Secondary schools have what the researchers described as “complex budget workflow”, compared to primary schools. Mainly this results from fewer decision makers in primary schools.  In secondary schools, it’s not just a discussion between a Network Manager and the Head Teacher, but also involves many different members of the Senior Leadership Team, and with many curriculum departments involved. Partly this is because Network Managers like decisions about curriculum resources to come through them, to ensure compatibility and so that they can plan implementation of new resources.

    However, the researchers found, after the complex budget process, once the budget is actually allocated, it's left to the IT team to spend it - and they can more or less spend it anyway they want (eg change the plan and the priorities during the year)

    The role of Network Managers

    Network Managers see the goal of their job as to maintain a constant service for students, and also staff. But they referred mainly to students - even more so at primary schools. As one Network Manager said "It doesn't matter how good your network is, if it doesn't help with learning, it's worthless".

    Only a minority see training, such as making sure everyone knows how to use ICT, as a critical part of their role.

    Most Network Managers use EduGeek as their online professional community

    Teachers sharing curriculum resources online

    Every teacher interviewed said "I don't want to reinvent the wheel", and wanted to use other teachers' good resources. But few teachers actually took action about finding other teachers’ work online, preferring to use one or two sites created by publishers or similar organisations, and only a miniscule proportion were actually sharing their work with others online.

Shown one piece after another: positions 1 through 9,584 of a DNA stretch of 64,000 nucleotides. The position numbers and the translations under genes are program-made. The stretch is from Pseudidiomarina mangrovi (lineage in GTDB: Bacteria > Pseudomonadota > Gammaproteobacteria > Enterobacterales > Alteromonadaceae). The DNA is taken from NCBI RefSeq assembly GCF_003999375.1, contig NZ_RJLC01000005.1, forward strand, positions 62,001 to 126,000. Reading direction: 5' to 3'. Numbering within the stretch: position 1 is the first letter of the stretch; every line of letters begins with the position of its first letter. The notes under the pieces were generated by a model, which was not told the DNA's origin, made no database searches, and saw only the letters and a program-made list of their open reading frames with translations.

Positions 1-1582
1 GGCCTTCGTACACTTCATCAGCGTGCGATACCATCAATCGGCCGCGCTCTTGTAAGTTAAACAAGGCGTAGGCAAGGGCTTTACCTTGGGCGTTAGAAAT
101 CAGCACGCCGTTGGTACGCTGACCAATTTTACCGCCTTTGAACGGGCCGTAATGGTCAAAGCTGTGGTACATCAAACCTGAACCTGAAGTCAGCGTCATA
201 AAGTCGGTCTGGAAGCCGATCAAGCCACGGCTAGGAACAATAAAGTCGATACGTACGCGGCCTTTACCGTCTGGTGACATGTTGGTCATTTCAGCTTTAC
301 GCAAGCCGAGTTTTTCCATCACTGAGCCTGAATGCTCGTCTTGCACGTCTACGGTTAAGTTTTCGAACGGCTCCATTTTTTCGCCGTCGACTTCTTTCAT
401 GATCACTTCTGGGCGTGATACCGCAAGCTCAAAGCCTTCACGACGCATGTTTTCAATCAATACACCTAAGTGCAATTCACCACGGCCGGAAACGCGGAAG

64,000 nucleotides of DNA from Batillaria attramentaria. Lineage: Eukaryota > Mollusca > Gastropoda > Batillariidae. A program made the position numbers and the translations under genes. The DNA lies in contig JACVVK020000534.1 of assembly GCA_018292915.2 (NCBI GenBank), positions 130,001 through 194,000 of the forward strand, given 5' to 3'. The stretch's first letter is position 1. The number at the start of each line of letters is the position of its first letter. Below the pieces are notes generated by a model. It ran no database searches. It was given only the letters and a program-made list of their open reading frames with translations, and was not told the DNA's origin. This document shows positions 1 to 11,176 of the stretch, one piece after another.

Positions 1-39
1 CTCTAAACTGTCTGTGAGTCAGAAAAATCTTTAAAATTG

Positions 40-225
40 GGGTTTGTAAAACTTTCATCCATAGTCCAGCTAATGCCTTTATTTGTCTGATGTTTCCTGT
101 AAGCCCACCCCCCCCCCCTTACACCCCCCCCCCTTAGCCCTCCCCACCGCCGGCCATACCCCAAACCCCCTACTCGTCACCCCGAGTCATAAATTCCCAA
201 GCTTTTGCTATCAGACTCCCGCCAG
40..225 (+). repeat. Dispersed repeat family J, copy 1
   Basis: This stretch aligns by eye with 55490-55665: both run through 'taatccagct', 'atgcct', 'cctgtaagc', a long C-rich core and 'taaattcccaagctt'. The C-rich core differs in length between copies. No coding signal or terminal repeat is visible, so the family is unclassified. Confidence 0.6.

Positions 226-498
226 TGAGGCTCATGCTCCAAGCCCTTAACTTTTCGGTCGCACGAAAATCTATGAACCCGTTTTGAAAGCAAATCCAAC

The main online place primary teachers go to get teaching resources primary schools was quoted as the free Primary Resources website, whilst in secondary schools, teachers start from their favourite search engine to look for teaching resources.

    Most teachers did have other sites that they used in addition to their first choice. Other free sites used are TES Connect, BBC BiteSize and the discontinued BBC ReviseWise. And a smaller number of teachers use subscription sites for resources, such as Education City and Espresso.

    One strange and interesting piece of feedback from the researchers was that teachers prefer resource sites that look home-grown "If a site looks too professional, they think it isn't for them" (I did wonder if the researchers meant "corporate" rather than "professional").

    Teachers also said that if a resource was made available through their local Regional Broadband provider, then they’ll trust it more than other content, because they assume that somebody has reviewed it, and made the judgement that it is better than other resources.

    Based on this, I’m sure as we go into Phase 2 we’re going to find out some more interesting stuff!

    NB: Feel free to add comments to the blog - to prevent spam, anonymous comments wait overnight for checking

  • Microsoft UK Schools blog